Butcher's run may be halted by knee injury

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The Independent Online

Mark Butcher, the Surrey and England batsman, has been told he will require surgery to correct an injury to his left knee, aggravated during England's win over Sri Lanka in the second Test at Edgbaston.

Mark Butcher, the Surrey and England batsman, has been told he will require surgery to correct an injury to his left knee, aggravated during England's win over Sri Lanka in the second Test at Edgbaston.

Butcher, England's most successful batsman since regaining his Test place against Australia almost a year ago, has been concerned about the knee for a while but only found out the full extent of the problem following a scan yesterday.

The scan showed the batsman had damaged a pad in the knee that cushions the stresses and strains of running. It is not thought to be serious but will require arthroscopic surgery. This will enable the joint to be cleaned out as well as a tidying up of the affected area.

While arthroscopies remain one the least invasive methods of surgery, the procedure will keep Butcher out of action, following rehabilitation for at least two to three weeks. The scheduling of the surgery depends largely on the selectors, Nasser Hussain, Duncan Fletcher, David Graveney and Geoff Miller, who are fully aware of the player's predicament.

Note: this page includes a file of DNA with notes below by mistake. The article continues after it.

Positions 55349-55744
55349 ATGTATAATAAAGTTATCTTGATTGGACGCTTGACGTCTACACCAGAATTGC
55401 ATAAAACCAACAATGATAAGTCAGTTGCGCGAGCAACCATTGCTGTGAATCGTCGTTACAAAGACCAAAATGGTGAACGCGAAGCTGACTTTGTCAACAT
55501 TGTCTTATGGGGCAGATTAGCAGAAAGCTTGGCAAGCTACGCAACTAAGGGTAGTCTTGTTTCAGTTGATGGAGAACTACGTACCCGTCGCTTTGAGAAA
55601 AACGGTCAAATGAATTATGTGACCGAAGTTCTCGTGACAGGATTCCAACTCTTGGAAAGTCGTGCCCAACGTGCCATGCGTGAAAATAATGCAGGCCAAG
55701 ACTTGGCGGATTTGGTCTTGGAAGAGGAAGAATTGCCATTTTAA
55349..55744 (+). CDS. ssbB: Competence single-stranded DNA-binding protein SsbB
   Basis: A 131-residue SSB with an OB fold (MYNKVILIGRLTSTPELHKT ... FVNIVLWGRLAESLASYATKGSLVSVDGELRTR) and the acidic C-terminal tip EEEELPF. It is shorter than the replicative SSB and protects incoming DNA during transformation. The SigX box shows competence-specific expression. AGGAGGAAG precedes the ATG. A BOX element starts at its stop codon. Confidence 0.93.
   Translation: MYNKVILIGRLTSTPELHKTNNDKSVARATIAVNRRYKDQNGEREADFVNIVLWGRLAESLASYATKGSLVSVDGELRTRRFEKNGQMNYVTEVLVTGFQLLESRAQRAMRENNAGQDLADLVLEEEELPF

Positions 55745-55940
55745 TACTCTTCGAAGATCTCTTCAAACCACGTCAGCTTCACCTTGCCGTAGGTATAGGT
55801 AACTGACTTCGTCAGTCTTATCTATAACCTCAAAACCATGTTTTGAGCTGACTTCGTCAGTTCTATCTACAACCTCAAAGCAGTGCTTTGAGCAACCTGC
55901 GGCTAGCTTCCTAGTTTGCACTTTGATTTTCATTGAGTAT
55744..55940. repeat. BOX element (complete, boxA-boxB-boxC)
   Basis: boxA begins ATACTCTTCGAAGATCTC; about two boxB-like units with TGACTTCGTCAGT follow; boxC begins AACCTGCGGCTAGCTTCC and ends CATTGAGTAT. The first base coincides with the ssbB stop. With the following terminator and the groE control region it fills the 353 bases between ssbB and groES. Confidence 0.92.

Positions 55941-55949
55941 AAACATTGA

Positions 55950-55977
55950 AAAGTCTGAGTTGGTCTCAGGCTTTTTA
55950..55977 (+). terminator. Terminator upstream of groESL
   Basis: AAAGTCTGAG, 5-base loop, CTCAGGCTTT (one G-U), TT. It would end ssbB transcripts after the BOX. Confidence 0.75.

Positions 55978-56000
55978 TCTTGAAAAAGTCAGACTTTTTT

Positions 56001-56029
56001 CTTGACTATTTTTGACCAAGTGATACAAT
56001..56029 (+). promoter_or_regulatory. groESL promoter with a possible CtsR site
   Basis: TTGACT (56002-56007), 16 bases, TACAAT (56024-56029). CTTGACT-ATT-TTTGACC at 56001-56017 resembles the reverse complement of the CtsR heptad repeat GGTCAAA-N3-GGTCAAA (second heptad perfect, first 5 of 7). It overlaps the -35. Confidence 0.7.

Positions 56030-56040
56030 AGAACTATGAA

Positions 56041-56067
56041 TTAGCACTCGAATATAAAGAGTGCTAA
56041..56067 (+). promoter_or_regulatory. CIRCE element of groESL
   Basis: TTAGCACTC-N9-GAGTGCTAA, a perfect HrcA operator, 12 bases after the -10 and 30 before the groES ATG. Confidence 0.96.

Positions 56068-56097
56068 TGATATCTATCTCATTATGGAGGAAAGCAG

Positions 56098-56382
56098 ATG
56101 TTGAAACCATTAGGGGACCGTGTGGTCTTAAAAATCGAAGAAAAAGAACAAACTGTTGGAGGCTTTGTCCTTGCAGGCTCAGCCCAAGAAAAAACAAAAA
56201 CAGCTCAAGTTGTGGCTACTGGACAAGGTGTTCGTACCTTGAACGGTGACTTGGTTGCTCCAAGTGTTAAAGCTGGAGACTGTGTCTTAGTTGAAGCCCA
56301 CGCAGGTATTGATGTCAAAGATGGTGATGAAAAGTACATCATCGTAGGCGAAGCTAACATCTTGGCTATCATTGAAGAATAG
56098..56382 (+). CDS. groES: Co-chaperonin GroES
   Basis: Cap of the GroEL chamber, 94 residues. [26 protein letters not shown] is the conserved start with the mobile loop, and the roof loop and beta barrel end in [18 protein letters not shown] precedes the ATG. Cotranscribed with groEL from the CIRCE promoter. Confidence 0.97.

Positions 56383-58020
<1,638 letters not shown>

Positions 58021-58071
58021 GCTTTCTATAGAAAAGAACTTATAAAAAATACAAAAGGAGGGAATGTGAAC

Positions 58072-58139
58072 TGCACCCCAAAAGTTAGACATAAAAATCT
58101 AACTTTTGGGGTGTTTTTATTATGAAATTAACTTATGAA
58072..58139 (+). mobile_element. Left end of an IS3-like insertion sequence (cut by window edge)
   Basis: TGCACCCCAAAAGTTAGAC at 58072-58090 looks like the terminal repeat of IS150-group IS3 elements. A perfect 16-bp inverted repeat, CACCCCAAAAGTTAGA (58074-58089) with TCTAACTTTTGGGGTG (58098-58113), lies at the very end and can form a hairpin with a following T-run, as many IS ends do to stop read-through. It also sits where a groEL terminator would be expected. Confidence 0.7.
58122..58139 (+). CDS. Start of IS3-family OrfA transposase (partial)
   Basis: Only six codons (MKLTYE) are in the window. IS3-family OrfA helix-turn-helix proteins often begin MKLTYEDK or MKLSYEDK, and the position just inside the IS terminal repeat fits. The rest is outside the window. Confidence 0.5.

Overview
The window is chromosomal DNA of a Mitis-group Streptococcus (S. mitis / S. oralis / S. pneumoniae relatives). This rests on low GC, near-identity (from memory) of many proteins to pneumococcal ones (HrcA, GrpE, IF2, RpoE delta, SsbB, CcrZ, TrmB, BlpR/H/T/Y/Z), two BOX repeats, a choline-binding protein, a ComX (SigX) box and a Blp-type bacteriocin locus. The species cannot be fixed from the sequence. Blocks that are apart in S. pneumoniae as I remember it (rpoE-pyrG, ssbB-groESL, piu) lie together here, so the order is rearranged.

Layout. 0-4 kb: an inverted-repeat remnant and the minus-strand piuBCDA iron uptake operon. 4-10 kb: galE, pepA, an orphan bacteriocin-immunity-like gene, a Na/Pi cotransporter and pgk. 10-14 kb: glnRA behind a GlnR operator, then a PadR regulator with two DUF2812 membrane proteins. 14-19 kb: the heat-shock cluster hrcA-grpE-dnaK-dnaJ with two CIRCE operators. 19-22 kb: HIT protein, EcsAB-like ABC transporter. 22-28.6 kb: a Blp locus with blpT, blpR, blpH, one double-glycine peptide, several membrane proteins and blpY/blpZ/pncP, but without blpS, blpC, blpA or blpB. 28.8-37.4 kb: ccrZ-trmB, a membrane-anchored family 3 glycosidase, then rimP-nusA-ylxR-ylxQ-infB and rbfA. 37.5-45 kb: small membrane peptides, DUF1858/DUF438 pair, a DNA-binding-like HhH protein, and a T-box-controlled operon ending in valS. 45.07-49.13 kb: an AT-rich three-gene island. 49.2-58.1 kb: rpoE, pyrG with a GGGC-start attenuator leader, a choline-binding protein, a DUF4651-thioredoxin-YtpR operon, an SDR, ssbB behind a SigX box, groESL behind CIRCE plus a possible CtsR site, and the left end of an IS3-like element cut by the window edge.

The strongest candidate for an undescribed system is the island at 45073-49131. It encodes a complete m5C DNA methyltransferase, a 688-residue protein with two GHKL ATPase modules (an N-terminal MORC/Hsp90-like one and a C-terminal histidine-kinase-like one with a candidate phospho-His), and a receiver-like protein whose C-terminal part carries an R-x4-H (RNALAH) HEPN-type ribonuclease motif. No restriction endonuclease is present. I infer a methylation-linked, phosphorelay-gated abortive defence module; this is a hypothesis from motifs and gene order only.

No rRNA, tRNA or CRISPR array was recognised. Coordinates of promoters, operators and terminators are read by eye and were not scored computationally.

Butcher is not yet incapacitated by the injury, but inconvenienced enough to force him from the field for large periods at Edgbaston, as well as forcing him to miss Surrey's National League game against Northamptonshire on Tuesday.

For the selectors, who have already shown, with the sides they have picked, their desire to see this summer off to a winning start, a decision needs to be made, and Butcher's injury will definitely be on the agenda when they meet to pick the side for the third Test, starting a week today.

While there is an understandable reluctance to leave out a player who has scored 1,063 runs at an average of 46.22 in the thirteen Tests since his recall, they must also be wary of the longer term damage that playing on could cause.

Butcher at least can take consolation from the fact he has established himself in the Test side – he should regain his place as soon as he proves his fitness. It may, however, affect his chances of forcing his way back into England's one-day plans for next year's World Cup, the basis for which will be laid during the triangular one-day series later this month.

The likeliest benefactor from this news is John Crawley, who was omitted from the final XI at Edgbaston following a reasonable performance at Lord's. How warmly his return to his old hunting ground is greeted, following his fall out with Lancashire, will be of interest to all.

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